Microsoft says it's preparing to deliver BI for the masses with a new set of products that blend Excel's widely known functionality with sophisticated analytical capabilities for an addressable market of 500 million prospects. After all, Microsoft figures, since that many people use Office, why can't that many get into BI?
The opportunity is certainly right for the "democratization of BI" that various companies are talking about these days. Think about it: on the outside, web-savvy customers are demanding real-time access to more and better information; and on the inside, new-product cycles are shrinking, back-office operations are becoming less secluded, and companies of all types are tearing down bureaucratic silos that obscure a total companywide focus on customers and prospects.
In these types of fast-paced and more-open environments, companies are expecting more and more of their workers to not only understand the needs of the market but also actively contribute ideas and insights. And in one form or another, many of those companies are realizing that the best tool for the job is business intelligence and the modeling, forecasting, matching, analyzing capabilities it offers.
For CIOs, the problem has been the complexity of many BI tools: aimed at sophisticated experts, many of today's products just won't scale to the levels needed if the democratization effort is to be more than a slogan. And that's precisely where Microsoft comes in.
Few if any companies have shown the ability to drive robust applications to scale the way Microsoft has with Office and other products, and now the company says it's launching a BI initiative that'll blend the familiarity of Excel with the power of SQL Server. On top of that, Microsoft says, it's configured the product in a way that will reduce the management and development burdens on IT rather than compounding them.
"Managed, self-service BI: this is the big one for us," said Herain Oberoi, Microsoft group product manager for the SQL Server Business Group. "We hear a lot about the need to democratize BI, but then you have to ask, who are you democratizing BI for?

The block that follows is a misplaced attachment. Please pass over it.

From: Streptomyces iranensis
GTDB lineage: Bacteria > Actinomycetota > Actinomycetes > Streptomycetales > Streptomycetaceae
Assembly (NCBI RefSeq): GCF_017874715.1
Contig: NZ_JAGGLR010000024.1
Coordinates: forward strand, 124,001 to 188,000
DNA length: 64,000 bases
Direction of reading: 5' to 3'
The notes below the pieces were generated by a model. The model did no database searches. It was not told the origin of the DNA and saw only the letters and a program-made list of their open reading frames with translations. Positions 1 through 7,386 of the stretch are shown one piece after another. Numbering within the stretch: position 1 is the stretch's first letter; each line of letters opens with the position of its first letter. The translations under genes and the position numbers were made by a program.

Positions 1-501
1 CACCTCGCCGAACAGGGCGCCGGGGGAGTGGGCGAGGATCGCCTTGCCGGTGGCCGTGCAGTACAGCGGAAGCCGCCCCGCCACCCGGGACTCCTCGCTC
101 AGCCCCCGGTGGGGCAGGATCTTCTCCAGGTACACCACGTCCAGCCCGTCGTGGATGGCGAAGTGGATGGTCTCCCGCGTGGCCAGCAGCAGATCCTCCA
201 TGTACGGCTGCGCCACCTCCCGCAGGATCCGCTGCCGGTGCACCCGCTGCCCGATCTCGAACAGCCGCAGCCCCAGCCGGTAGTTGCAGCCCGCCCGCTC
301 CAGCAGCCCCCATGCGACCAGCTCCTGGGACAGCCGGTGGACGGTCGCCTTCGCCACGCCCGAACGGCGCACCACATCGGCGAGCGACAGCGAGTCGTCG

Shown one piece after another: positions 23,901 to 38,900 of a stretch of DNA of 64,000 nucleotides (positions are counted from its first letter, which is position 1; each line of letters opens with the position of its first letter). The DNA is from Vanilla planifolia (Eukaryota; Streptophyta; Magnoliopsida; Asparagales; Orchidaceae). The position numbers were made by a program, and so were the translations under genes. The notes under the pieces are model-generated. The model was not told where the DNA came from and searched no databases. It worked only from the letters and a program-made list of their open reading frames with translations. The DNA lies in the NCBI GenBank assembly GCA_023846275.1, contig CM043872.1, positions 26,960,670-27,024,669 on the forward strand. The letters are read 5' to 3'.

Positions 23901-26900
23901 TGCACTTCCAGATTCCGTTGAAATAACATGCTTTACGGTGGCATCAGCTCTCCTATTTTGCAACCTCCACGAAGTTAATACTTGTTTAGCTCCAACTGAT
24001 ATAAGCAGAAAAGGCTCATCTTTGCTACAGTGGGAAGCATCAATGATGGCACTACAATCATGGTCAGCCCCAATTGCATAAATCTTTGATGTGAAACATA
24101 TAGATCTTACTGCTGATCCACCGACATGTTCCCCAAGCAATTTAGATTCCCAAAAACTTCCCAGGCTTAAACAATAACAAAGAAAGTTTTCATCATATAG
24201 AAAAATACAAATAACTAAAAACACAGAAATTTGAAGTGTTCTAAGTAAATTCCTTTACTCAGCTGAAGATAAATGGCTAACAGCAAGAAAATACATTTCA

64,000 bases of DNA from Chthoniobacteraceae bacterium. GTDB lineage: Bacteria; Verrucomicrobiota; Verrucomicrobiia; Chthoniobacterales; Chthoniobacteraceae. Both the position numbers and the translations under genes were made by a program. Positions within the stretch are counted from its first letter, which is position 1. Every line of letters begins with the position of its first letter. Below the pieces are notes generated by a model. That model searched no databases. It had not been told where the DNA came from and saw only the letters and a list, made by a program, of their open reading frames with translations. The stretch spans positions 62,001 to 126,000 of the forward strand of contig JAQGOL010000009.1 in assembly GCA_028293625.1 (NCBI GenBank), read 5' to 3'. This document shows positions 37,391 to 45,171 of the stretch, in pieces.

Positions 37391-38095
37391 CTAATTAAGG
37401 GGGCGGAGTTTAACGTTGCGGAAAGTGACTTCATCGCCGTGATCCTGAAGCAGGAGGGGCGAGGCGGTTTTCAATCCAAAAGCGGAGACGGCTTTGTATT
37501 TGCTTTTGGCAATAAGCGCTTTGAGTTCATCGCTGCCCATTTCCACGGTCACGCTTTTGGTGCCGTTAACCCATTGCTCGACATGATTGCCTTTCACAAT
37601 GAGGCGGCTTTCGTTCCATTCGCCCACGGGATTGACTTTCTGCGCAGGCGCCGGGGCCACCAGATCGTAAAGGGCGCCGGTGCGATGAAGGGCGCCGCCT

"Right now, analysts say BI is used by somewhere between 3% and 8% of all computer users, and then you also have some Excel power users and builder, and there are maybe tens of millions of them worldwide. And then there's the rest of us: 500 million information workers worldwide—we're comfortable with that figure because that's how many people use Office," Oberoi said.
Now, I didn't take Oberoi's point literally to mean that he expects Microsoft to rack up 500 million sales of PowerPivot for Excel; on the other hand, with an addressable market of that size, even 1% penetration gets you 5 million BI customers, and if Microsoft and its partners can push that penetration level up to 5%, then it's brought BI democracy to 25 million information workers.
Given the potential benefits, those numbers seem feasible, particularly with the much greater visibility that the whole BI space has gained outside the IT community in the past couple of years. As more businesses realize the strategic need to engage effectively with customers, they realize that doing so will require more awareness, more information, and more insights—in short, more intelligence about their business.
Microsoft intends to deliver that with a lot of help from its widely deployed Office and Sharepoint platforms, Oberoi said: